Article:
Luke 17:1-6 (KJV)
1 Then said he unto the disciples, It is impossible but that offences will come: but woe unto him, through whom they come!
2 It were better for him that a millstone were hanged about his neck, and he cast into the sea, than that he should offend one of these little ones.
3 Take heed to yourselves: If thy brother trespass against thee, rebuke him; and if he repent, forgive him.
4 And if he trespass against thee seven times in a day, and seven times in a day turn again to thee, saying, I repent; thou shalt forgive him.
5 And the apostles said unto the Lord, Increase our faith.
6 And the Lord said, If ye had faith as a grain of mustard seed, ye might say unto this sycamine tree, Be thou plucked up by the root, and be thou planted in the sea; and it should obey you.
It is interesting that the disciples in this passage asked for Christ to increase their faith. What a Godly request! The context brings forgiveness before us front and center. Notice the standard of forgiveness that he sets before His disciples; 7 times of forgiveness in a day, or in other words, no matter how many times someone commits a trespass or an offence against you, you are not to put any limits on forgiving them. It is after this conversation that the apostles responded with “Lord, Increase our faith.” Its as if the apostles had come to the conclusion that to follow Christ’s teaching here would take more faith than what they had.
Little faith can accomplish great feats. In Christ’s response in v. 6, the extent little faith’s accomplishment here is in the emphasis on the roots. Sycamine trees were known for an extensive root system so to uproot it was an extra special achievement. Christ’s encouragement was act on my teaching with only a little faith and you will see Him accomplish great things.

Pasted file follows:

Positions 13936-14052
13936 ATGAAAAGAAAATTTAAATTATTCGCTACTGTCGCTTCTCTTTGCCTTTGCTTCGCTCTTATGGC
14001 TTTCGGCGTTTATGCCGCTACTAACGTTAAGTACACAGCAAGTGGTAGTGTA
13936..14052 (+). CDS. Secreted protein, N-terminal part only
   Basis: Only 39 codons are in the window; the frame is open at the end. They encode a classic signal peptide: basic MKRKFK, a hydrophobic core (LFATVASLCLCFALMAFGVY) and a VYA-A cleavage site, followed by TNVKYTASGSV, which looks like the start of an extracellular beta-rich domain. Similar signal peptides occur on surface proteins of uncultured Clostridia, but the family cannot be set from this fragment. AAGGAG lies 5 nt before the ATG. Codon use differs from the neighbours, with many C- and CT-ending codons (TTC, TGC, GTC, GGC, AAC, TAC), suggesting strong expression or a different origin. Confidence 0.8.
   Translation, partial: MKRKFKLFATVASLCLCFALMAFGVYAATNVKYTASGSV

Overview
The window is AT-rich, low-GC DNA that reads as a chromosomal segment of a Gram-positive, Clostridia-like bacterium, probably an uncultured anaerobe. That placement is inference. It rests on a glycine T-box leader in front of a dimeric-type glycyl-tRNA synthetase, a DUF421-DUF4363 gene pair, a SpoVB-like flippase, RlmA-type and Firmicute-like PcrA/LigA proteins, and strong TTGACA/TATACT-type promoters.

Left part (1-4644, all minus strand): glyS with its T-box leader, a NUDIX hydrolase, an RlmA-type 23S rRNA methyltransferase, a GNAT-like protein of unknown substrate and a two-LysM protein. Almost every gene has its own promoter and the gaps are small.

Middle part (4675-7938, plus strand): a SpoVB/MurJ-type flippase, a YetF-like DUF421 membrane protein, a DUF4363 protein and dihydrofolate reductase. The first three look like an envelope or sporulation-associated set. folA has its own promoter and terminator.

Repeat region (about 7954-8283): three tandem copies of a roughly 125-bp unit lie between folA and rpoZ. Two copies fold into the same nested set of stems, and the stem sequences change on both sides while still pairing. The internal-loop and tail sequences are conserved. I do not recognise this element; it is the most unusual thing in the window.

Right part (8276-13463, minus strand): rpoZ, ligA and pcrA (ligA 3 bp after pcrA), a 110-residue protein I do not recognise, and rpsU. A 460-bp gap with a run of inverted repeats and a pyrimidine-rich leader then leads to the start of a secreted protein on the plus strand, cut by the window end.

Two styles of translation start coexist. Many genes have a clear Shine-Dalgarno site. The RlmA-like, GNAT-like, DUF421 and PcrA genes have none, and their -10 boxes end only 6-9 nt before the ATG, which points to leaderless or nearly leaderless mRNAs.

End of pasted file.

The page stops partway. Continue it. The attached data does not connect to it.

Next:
Using what faith we have will help to enlarge our faith, just as using what muscles we have is the way to have stronger muscles. The apostles doubtless wanted some instant formula or gift from Christ that would give them great faith. Instead, Christ spoke to them directly and told them that they did not need more faith. The smallest amount of faith could accomplish the miraculous.
Coming back to the thought of forgiveness, it takes faith to forgive others. The offended are often consumed with the mindset that “if I forgive again, I will make myself vulnerable, and will become the victim again.” A bitter person often formulates excuses on why he can’t forgive when in reality it is a refusal to exercise the little faith that he does have. Faith is acting on God’s Word against our own reasoning.
There is something else here that helps the person who is offended. According to v. 3, Faith as a mustard seed should direct our hearts to take heed to ourselves and not to the offender in our lives. Faith as a mustard seed puts our focus on the right responsibility – our personal responsibilities before God.
Have you had a hard time forgiving someone lately? A husband or wife, a child who has hurt you or brought reproach to your family name over and over, a boss who has mistreated you, a church member who words are as the piercing of a sword? Exercise your faith as a grain of mustard seed and follow God’s path of forgiveness. Refuse to focus on the offender, instead focus on taking heed to yourself and granting forgiveness. Use the faith as a mustard seed that you do have to follow God’s Word, and then let God work!
Visit the pastoral corner next week as we start a new series of articles on “Portraits of Christ.”